Climate change brings disasters on steroids

Editor’s Note: Nonresident Senior Fellow Jane McAdam says that climate change-related displacement is happening now and band aid solutions to natural disasters are simply not enough. The time is now to be proactive, because the cost of inaction will be much higher. This article was originally published in The Sydney Morning Herald and on

Australia’s $5 million contribution to address the devastating impacts of Cyclone Pam is a much-needed and welcome act. But remedial responses like this are not enough. Governments must also develop more proactive tools to help mitigate the impacts of disasters in the first place, including the displacement of people from their homes.

Climate change-related displacement is happening now. It is not just a future phenomenon. Reportedly 45 per cent of Tuvalu’s population has been displaced by Cyclone Pam. More frequent and more intense extreme weather events are consistent with climate change: disasters become disasters on steroids. While history shows that many Pacific island communities are highly resourceful and resilient in the face of adversity, traditional coping mechanisms are being challenged by what the UN Emergency Relief Coordinator has called the “new normal”. 

The people most affected are generally the most vulnerable already – the poor, living in environmentally precarious parts of the country, without the social networks or resources to get out of harm’s way early. By way of comparison, Australian tourists caught up in Cyclone Pam have emerged relatively unscathed. They have the financial resources to shelter in more solid, permanent structures, and to get out of the country in the aftermath.  Most locals do not have that option. 

Humanitarian relief in such cases is essential. It enables NGOs and UN partner agencies on the ground to provide urgent assistance, such as food, temporary shelter and medical care. It can also affect whether, and how quickly, people can return home and rebuild. But bandaid solutions like this are not enough. As the Prime Minister of the Cook Islands told the Nansen Initiative on Disaster-Induced Cross-Border Displacement, “if we fail to plan, we plan to fail”. 

First, we need to enhance disaster risk reduction and climate change adaptation. These help to build resilience in communities by raising awareness, increasing preparedness, and building response capacity.  The systematic integration of disaster risk reduction measures means that if disaster strikes, people may avoid displacement altogether – or be displaced for a much shorter period of time.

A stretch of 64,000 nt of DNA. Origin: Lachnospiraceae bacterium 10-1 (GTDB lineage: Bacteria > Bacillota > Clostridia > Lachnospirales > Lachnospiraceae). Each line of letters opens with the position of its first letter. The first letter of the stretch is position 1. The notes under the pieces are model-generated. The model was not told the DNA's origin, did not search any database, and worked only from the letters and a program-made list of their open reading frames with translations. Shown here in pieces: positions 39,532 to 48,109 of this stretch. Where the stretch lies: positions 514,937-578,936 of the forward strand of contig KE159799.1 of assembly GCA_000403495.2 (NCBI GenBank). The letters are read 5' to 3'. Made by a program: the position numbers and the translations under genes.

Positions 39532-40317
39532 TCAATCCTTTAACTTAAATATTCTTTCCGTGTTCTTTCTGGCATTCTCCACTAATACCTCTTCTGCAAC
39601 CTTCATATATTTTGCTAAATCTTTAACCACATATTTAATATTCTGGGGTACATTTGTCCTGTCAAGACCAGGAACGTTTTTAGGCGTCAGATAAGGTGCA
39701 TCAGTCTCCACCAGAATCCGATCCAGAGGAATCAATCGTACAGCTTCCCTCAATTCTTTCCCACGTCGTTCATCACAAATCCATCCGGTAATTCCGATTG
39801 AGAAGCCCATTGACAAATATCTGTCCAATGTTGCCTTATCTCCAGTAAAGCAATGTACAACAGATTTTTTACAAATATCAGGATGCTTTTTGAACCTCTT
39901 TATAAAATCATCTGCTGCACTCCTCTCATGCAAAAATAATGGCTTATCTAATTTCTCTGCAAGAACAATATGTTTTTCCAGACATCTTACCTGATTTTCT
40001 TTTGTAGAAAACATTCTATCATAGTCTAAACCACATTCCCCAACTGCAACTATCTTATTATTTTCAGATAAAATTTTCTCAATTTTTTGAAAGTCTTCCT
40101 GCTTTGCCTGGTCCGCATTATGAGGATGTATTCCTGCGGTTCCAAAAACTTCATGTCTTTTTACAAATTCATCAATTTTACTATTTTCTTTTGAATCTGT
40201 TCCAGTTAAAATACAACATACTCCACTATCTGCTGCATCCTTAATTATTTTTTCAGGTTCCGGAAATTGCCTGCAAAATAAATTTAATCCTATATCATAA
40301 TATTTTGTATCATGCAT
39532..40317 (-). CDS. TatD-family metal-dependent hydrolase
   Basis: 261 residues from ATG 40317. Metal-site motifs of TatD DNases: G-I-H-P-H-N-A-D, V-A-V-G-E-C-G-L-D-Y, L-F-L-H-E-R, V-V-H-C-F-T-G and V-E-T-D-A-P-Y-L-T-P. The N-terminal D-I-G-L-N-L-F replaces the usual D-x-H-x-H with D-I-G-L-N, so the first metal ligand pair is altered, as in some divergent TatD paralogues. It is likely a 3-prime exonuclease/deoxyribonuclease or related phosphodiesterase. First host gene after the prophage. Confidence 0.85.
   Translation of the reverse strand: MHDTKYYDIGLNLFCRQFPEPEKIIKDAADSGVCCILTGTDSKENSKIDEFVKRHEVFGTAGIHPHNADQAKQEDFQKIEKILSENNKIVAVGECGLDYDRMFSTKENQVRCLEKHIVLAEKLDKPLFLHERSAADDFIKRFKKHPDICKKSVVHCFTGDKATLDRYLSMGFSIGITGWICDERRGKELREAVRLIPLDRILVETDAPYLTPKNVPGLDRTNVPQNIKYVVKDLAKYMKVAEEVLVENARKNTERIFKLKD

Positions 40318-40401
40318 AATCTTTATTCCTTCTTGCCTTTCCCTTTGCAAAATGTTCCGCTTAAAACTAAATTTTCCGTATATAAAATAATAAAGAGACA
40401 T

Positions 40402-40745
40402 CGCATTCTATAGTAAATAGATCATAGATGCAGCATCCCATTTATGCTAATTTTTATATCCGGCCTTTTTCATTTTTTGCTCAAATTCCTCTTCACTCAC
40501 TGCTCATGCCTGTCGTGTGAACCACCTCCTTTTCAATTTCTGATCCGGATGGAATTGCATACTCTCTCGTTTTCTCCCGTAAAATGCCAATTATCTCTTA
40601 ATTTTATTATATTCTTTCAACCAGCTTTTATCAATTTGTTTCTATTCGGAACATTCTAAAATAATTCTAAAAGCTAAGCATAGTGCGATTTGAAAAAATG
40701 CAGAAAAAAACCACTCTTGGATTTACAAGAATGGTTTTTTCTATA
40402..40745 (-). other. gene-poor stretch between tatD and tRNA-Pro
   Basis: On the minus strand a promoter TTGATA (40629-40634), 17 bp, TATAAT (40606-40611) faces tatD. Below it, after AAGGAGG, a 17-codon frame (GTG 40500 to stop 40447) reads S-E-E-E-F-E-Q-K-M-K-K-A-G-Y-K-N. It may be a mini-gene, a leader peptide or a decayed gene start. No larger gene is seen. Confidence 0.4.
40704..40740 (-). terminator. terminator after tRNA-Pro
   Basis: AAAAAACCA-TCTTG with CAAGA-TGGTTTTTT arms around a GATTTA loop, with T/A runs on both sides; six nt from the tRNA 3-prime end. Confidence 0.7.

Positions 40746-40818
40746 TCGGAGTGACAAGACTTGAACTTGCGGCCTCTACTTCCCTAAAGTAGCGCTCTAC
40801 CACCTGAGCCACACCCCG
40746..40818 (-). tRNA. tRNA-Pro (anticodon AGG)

Second, we need to prepare for displacement. The Pacific’s geography means that people cannot flee across a border after a disaster. However, if they continue to feel vulnerable over time, they might try to move before the next disaster strikes. Current legal frameworks neither facilitate nor support cross-border movement in these circumstances.  Claims by Pacific islanders to be “climate refugees” have failed. 

One option might be for countries like Australia and New Zealand to create international evacuation plans that could be triggered on the request of affected States. This would provide a more controlled and predictable response that would provide temporary safety and until people can return home. It could be similar to the assistance we gave Kosovar refugees in the 1990s.  However, we would need to ensure that more permanent humanitarian solutions were available for those who could not return.

Third, we need to enhance voluntary migration opportunities so that people can move before disaster strikes. This does not necessarily involve expanding our annual immigration intake, but using existing migration categories more cleverly.  For example, the Kiribati–Australia Nursing Initiative gives students from Kiribati the opportunity to study nursing in Australia.  When they graduate, they can apply for a skills-based visa that allows them to stay and work here as permanent residents. This helps to address Australia’s nursing shortage, while also building skills and financial security for Kiribati.  It provides a risk management strategy for those who move, as well as for those who remain at home and benefit from remittances.

The extent to which migration can function as a positive form of adaptation, rather than as a sign of vulnerability, will depend on the laws and policies put in place now. Well-planned strategies can lessen the likelihood of later humanitarian emergencies and displacement. As the UK Government Office for Science has noted, the cost of inaction will be higher than the cost of implementing measures to reduce displacement, both in financial and human terms. This week’s UN World Conference on Disaster Risk Reduction in Japan could therefore not be more timely.